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Too Early To Talk Compensation - Burton

It’s too early to talk about compensating New Zealand servicemen used as guinea pigs by the British military in 1950s nuclear experiments, Minister for Veterans’ Affairs Mark Burton said this afternoon.

Mr Burton is expecting a preliminary report from New Zealand Defence officials on what they know about the tests by midday tomorrow, but said a full report, which would involve contact with British and Australian authorities, would take some time to do properly.

One of the things the Veterans’ Affairs Minister wanted to establish was whether there was consent given by the servicemen, who crawled and walked through fallout zones just three days after nuclear detonations, and whether that consent was informed.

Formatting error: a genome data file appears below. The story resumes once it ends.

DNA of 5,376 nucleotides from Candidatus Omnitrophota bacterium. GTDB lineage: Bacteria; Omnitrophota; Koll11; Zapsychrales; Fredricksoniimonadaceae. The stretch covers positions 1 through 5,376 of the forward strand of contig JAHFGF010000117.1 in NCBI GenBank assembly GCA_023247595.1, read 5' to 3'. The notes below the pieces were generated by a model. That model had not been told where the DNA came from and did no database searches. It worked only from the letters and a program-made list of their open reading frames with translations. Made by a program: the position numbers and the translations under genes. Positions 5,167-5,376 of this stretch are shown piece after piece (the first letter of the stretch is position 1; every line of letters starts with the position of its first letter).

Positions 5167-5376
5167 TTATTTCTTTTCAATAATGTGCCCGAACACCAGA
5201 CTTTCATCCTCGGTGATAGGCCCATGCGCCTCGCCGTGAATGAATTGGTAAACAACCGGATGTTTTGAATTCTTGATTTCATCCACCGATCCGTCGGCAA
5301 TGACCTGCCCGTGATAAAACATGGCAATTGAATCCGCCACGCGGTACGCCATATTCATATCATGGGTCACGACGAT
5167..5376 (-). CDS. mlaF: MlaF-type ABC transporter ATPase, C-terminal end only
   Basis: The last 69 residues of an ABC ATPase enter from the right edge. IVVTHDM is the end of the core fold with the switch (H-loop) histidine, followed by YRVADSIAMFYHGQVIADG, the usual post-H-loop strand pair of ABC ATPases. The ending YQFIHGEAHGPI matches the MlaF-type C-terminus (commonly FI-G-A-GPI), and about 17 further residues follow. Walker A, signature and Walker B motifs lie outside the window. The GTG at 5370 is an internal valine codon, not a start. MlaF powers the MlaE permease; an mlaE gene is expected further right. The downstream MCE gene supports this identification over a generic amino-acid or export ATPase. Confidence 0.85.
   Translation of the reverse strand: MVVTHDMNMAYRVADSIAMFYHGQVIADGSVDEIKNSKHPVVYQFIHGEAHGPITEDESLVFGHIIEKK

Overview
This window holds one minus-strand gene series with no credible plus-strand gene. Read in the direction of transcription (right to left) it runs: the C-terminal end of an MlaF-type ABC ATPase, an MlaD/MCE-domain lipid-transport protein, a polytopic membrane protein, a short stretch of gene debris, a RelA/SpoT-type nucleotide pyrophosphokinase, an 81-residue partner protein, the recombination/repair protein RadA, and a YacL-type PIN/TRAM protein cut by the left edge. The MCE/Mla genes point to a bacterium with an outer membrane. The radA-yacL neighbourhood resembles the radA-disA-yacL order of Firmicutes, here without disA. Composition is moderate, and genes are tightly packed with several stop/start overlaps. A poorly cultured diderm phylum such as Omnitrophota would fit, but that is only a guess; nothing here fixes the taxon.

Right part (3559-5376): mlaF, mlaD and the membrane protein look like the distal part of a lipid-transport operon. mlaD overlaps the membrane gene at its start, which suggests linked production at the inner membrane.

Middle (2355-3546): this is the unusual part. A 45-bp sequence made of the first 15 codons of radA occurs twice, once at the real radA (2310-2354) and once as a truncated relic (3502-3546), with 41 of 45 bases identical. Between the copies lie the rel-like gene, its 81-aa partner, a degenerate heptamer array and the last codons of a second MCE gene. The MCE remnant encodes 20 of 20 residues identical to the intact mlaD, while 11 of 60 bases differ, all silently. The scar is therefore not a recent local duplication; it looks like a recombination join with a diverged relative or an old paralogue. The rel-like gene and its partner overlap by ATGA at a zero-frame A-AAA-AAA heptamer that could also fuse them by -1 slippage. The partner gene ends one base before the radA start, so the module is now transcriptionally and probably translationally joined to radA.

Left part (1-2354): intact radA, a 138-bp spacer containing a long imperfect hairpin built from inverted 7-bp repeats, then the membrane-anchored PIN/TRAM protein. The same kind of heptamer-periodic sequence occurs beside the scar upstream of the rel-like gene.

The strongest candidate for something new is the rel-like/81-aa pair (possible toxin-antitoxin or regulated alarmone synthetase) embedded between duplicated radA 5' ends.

Mr Burton and Acting Prime Minister Jim Anderton said the historical context needed to be considered.

“This may very well have been an exciting thing to be a part of in the views of the day,” said Mr Anderton.

Mr Burton said he expected full cooperation from Britain and Australia.

The Veterans’ Affairs minister said he expected any New Zealanders found to have taken part in the experiments who are still alive to have appropriate health checks.

The New Zealand Nuclear Test Veterans Association, who are investigating taking legal action against the British Government, says it is unlikely any servicemen who took part in the experiments are still alive, and says their life-spans would have been limited by radiation exposure related illnesses.

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